Certification number 4 of the year! I have been meaning to work towards some offensive security certifications. OffSec’s annual Learn One 20% discount offer, which started on the 1st of November, perfectly aligned with my plans, so I went on to purchase it. With the purchase, I also got OSWP and KLCP exam attempts. So the first certificate that I went with was, you guessed it, OSWP. So, I’d like to share my experience of the certificate in general.
OSWP Course Review
So first of all, the course has been criticized for being a bit outdated, however, I’d like to disagree. The course indulges in most of the attacks that are applicable in modern networks. The course starts off with information about IEEE 802.11, Wireless Networks & Encryption, Wireless Essentials, information about frames and networks on a lower (technical) level and, troubleshooting drivers used by wireless adapter. I’ll admit this part was a bit too dry and OffSec could work on it to make it a bit more lively and interesting to read.
The course then quickly picks up the pace with the tools that are needed to perform these wireless attacks, most of these tools come under the suite of Aircrack-ng. Straightly after the introduction of the tools, you get to learn the techniques to attack WPA/WPA2, WPA3 (Yes, you get a brief introduction of it, one of the most known attacks; Dragonblood), WPS, setting up rogue access points to attack WPA enterprise portals, and lastly, attacking captive portals. It also teaches you how to create custom wordlists based on various factors, like special characters, type of organization, and other gathered info about the organization through OSINT. The course finishes off with alternatives to the aircrack-ng suite, like bettercap and Kismet.
The course introduces you to wireless penetration testing and teaches you about almost every type of attack with great detail. What I like about the course is that it forces you to manually attack the access points, instead of allowing the usage of automated tools. This helps build your methodology and makes sure that you have understood the underlying details about how and why each attack works.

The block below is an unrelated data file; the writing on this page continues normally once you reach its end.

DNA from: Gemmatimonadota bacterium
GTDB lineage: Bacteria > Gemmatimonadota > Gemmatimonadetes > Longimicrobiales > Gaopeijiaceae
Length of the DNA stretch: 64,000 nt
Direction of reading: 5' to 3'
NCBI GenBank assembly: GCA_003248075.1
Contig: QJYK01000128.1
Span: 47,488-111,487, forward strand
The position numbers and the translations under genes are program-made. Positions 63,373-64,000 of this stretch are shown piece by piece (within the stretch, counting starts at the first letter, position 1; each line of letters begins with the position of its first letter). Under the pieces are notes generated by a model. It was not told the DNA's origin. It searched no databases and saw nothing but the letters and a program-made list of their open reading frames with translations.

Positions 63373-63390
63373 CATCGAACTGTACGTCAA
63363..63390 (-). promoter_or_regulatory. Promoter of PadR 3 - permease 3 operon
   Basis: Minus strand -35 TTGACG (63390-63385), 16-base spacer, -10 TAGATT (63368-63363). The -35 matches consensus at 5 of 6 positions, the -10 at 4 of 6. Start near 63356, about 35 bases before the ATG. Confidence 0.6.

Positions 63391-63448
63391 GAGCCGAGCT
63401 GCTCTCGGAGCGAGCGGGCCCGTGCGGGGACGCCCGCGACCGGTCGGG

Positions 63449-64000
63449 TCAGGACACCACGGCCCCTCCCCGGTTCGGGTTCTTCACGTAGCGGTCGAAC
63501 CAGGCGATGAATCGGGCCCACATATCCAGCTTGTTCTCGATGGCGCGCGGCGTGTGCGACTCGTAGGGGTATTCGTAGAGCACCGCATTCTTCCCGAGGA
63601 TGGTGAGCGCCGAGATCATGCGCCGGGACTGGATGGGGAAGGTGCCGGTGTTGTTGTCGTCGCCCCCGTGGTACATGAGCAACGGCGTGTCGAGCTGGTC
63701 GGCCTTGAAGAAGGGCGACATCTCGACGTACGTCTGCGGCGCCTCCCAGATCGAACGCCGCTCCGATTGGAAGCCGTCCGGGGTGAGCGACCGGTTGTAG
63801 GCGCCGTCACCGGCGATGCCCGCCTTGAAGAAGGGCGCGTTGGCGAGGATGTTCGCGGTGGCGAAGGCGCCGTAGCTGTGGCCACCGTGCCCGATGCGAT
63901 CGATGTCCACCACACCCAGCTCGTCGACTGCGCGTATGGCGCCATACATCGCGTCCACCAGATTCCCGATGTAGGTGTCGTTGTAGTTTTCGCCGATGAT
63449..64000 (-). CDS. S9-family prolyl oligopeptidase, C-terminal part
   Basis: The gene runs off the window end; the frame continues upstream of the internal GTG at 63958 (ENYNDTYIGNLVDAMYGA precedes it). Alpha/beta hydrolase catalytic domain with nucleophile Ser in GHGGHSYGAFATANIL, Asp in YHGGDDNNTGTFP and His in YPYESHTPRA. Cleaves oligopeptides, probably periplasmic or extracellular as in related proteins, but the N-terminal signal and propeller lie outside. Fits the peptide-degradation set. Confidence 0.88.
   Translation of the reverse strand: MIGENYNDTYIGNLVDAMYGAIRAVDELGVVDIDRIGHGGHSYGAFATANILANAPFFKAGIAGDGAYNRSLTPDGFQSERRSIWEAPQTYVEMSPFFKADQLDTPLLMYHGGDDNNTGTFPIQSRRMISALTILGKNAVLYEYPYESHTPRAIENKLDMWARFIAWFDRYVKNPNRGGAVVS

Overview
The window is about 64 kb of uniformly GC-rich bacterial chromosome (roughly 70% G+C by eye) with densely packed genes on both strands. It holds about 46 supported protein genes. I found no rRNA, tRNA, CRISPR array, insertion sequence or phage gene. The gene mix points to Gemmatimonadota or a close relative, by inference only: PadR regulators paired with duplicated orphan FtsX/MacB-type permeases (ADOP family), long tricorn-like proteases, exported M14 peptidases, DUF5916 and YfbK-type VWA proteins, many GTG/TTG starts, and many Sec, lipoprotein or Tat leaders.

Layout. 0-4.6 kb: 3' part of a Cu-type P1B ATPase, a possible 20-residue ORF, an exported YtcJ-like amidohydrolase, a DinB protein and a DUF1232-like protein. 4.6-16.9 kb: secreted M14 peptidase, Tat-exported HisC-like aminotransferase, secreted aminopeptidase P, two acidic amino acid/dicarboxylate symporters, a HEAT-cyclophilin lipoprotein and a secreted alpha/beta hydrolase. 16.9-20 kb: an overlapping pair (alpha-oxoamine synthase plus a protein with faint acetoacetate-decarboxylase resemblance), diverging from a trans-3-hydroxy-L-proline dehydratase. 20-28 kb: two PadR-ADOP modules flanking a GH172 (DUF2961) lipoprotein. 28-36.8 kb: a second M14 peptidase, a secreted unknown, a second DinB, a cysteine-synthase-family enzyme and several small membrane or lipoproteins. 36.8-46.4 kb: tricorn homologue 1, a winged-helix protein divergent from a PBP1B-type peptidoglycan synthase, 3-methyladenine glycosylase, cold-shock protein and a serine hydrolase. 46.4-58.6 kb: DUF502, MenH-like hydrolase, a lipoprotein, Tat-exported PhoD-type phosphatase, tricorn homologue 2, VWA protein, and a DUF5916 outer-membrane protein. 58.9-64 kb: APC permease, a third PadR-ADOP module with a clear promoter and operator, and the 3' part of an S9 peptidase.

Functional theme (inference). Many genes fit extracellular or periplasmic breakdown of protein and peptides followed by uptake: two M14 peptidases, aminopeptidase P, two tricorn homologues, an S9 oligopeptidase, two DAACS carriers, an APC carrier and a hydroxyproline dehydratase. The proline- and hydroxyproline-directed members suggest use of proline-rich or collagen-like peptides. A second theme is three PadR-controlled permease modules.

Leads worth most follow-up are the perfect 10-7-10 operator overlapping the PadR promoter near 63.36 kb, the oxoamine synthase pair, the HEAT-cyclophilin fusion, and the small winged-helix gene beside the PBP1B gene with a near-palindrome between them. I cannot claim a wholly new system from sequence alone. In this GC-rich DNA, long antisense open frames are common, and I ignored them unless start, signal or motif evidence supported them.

Regarding the time taken to prepare for the course, it took me 6 days to go through the whole material, then I set up the lab and used some other resources (mentioned below) to perform the attacks to prepare myself which took an additional 3 days.
OffSec Exam Review
During the weekend, I had some plans and the exam timeslots were not feasible for me, so I decided to take the exam on Friday at 4 AM (Yes, early morning :D). I joined the proctored session 15 minutes before my exam time, however, there were some internal issues which delayed my exam by 24 minutes. The proctor and their team were kind enough to allow me an extension of 30 minutes. You are provided with SSH/RDP details, you can use that after connecting to the VPN to access the attacking machine and proceed with the exam from there. I was able to finish the practical aspect of the exam in about 90 minutes that too because the environment was a bit unstable. After the exam, you get 24 hours to finish the report. I was thinking of taking a good rest and doing the report later, however since it was the last working day of the week, I wanted to finish the report as early as possible for the slightest chance that they grade my attempt before the end of the week. So I quickly finished my report in 90 minutes and submitted the report. In just over 24 hours, at exactly 9 AM on Saturday, I got an email that I had cleared the exam and had been awarded the certificate.
Suggestions & Resources
If you want to set up your own lap then the hardware requirements can be found here.
However, if you don’t want to set up your own lab, then you can download the VM and do all the challenges here to practice what you learned during the course.
During the exam follow the methodology that you have created during your learning of the course.
If you have hiccups in your environment, then make sure to instantly revert your environment, you get a good amount of reverts. However, the caveat is that you will lose all the progress upon reverting or switching to another network environment, so be wary of that.